Bloomberg Celebrated 85 Years of Businessweek Under the Great Whale

Bloomberg Businessweek's 85th Anniversary Celebration.

Bloomberg Businessweek’s 85th Anniversary Celebration. (photo: Patrick McMullan)

Last night, George Lucas, Henry Kissinger and Harvey Weinstein could all be found a cocktail olive’s throw away from Michael Bloomberg, our former mayor, to toast the 85th Anniversary of Bloomberg Businessweek at the American Museum of Natural History. The Bloomberg conglomerate was also celebrating another anniversary: it’s been five years since it acquired the business magazine from McGraw Hill. Since that time, editor Josh Tyrangiel has turned the magazine into a buzzier read, punching up the title with creative design and bold covers.

Even before Lady Gaga joined Tony Bennett on stage to serenade New York’s favorite politician-cum-media mogul, the lights were flashing at the A-list attendees, which included Mort Zuckerman, Calvin Klein, Donna Karan, Martha Stewart, MSNBC host Ronan Farrow, Patrica Duff, Blackstone CEO Steve Schwarzman, Gayle King, J. Crew’s Mickey Drexler and Jenna Lyons.

Michael Bloomberg and Henry Kissinger

Michael Bloomberg and Henry Kissinger. (photo by Patrick McMullan)

The event was hosted, in the museum’s Hall of Ocean Life under the blue whale, by comedian Seth Meyers who opened by saying, “I think tonight has a chance to be one of the best 85th anniversary parties mainly because I haven’t ever been to an 85th anniversary party before.”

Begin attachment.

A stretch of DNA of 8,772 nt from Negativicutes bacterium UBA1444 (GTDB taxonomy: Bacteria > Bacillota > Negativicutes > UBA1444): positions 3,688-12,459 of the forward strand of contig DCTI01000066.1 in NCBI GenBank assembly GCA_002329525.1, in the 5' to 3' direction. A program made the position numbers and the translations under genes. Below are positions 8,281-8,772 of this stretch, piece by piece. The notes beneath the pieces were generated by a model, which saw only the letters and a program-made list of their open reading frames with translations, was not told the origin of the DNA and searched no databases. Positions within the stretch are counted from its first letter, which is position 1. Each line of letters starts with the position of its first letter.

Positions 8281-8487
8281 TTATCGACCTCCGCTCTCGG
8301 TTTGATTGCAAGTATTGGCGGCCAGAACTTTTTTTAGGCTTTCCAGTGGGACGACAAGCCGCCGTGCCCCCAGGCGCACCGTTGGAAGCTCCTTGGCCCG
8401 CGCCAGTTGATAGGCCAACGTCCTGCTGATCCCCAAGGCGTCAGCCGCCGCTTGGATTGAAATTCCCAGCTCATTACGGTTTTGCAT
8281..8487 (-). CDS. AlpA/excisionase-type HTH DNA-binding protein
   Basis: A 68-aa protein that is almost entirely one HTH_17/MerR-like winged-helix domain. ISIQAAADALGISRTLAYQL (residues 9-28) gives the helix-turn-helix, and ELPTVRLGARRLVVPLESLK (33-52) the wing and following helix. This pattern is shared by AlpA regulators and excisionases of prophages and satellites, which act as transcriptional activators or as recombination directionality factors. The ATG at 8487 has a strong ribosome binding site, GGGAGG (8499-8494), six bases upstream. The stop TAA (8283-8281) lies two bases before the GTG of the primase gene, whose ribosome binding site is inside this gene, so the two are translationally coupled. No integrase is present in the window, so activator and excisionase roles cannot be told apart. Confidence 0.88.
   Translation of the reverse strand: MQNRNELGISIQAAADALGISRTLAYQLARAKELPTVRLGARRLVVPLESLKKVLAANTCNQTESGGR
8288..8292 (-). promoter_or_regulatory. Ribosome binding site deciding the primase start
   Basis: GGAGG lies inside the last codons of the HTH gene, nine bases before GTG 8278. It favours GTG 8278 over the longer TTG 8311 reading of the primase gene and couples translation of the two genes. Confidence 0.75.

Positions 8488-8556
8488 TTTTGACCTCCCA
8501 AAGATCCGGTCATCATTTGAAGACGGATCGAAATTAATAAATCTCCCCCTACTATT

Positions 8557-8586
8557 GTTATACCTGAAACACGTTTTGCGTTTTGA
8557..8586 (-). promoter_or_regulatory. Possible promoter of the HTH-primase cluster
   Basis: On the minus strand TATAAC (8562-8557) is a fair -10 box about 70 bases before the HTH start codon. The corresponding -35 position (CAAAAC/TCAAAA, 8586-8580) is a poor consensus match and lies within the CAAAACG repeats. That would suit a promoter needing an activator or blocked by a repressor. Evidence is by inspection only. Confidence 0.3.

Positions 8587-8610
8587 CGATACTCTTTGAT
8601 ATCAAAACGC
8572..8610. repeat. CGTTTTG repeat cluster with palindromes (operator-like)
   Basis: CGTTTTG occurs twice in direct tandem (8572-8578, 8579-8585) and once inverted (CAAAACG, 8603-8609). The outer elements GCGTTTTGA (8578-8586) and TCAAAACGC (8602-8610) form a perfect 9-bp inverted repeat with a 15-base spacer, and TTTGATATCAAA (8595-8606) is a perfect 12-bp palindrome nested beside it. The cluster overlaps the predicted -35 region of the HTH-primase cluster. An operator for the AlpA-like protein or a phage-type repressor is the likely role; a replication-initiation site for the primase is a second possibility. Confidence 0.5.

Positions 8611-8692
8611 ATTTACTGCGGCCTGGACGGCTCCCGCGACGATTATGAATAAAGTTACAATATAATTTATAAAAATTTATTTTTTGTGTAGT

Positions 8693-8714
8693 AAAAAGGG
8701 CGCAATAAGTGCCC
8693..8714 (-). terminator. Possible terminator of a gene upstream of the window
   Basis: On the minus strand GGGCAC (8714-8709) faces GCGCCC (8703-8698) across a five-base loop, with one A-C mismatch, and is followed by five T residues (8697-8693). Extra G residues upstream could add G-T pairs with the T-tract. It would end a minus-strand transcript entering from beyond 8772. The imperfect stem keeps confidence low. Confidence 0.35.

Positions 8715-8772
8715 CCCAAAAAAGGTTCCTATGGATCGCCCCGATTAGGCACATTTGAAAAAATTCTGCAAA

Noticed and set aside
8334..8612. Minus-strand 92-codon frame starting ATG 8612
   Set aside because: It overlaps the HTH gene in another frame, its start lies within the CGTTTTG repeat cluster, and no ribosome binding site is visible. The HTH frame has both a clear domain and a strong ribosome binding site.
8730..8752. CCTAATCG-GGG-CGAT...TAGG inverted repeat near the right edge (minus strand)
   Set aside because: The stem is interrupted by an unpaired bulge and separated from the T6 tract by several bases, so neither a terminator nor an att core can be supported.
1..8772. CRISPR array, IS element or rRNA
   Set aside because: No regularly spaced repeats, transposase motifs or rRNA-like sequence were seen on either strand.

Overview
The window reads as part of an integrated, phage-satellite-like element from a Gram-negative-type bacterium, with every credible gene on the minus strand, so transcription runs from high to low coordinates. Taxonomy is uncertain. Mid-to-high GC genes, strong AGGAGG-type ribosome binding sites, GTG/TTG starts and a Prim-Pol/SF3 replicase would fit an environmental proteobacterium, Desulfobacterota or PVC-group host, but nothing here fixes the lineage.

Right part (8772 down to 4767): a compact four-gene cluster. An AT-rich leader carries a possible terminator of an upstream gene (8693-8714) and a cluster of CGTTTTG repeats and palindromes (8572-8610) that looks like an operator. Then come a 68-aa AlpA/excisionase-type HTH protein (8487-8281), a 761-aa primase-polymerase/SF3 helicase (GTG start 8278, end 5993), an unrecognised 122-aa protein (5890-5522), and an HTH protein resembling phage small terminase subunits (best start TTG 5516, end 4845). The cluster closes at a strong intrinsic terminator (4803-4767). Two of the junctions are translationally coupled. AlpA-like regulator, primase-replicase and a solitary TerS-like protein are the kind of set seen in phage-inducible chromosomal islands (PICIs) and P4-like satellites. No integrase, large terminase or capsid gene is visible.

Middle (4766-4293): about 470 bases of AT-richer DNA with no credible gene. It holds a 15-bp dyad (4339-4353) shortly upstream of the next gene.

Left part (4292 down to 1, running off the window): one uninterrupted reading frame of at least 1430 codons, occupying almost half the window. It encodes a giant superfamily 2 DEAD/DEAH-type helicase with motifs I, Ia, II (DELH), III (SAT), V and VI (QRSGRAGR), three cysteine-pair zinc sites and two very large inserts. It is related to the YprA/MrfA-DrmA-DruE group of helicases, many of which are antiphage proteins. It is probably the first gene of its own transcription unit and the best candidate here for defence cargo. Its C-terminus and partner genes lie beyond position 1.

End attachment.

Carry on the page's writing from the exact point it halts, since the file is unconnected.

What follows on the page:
“Very few magazines make it to their 85th birthday,” Mr. Bloomberg added. “The magazine celebrates the innovators and the makers that make this world better.”

Buisnessweek’s current issue is dedicated to the most disruptive ideas of the past 85 years. The list, ranked in ascending order and bookended by the Jet Engine (No. 1) and GDP (No. 85), features a range of ideas and innovations that have not just changed the way we live, but influenced in an enduring way how business is conducted around the world. Some of the contributors included Christopher Buckley, Dick Cheney, Donald Rumsfeld and Arthur Laffer.

Behind the speakers was a word cloud of these “disruptive” ideas; a DaDa-ist backdrop of terminology like GDP, HTML, Fixed-Rate Mortgages, Teenage Consumers, McDonald’s, Singapore and the concept of “Credit.” (Which … seems like it’s definitely been around for more than 85 years.)

Mr. Meyers made reference to the somewhat jarring label of “disrupter” being placed on a group like Al-Qaeda. “Feels like maybe we should be using a stronger word,” he noted archly.

Other guests had fun with the wide assortment of entries that made the cut. “Have to say I deeply respect the fact that they put kitty litter on this list,” Mr. Farrow told the Observer. “Challenging ideas there, Bloomberg Businessweek! But seriously it’s a great set of ideas from one of the great publications. Even the kitty litter example illustrates that—they’re capturing grand ideas but also small unexpected ones that really did prove to be game changers.”

As Mr. Tyrangiel wrote in his editor’s letter: “Comparing the importance of television to the impact of the Laffer Curve or Google to the AK-47 isn’t meant to yield scientific results. It’s meant to start some interesting arguments and remind us how dramatically business can change society.”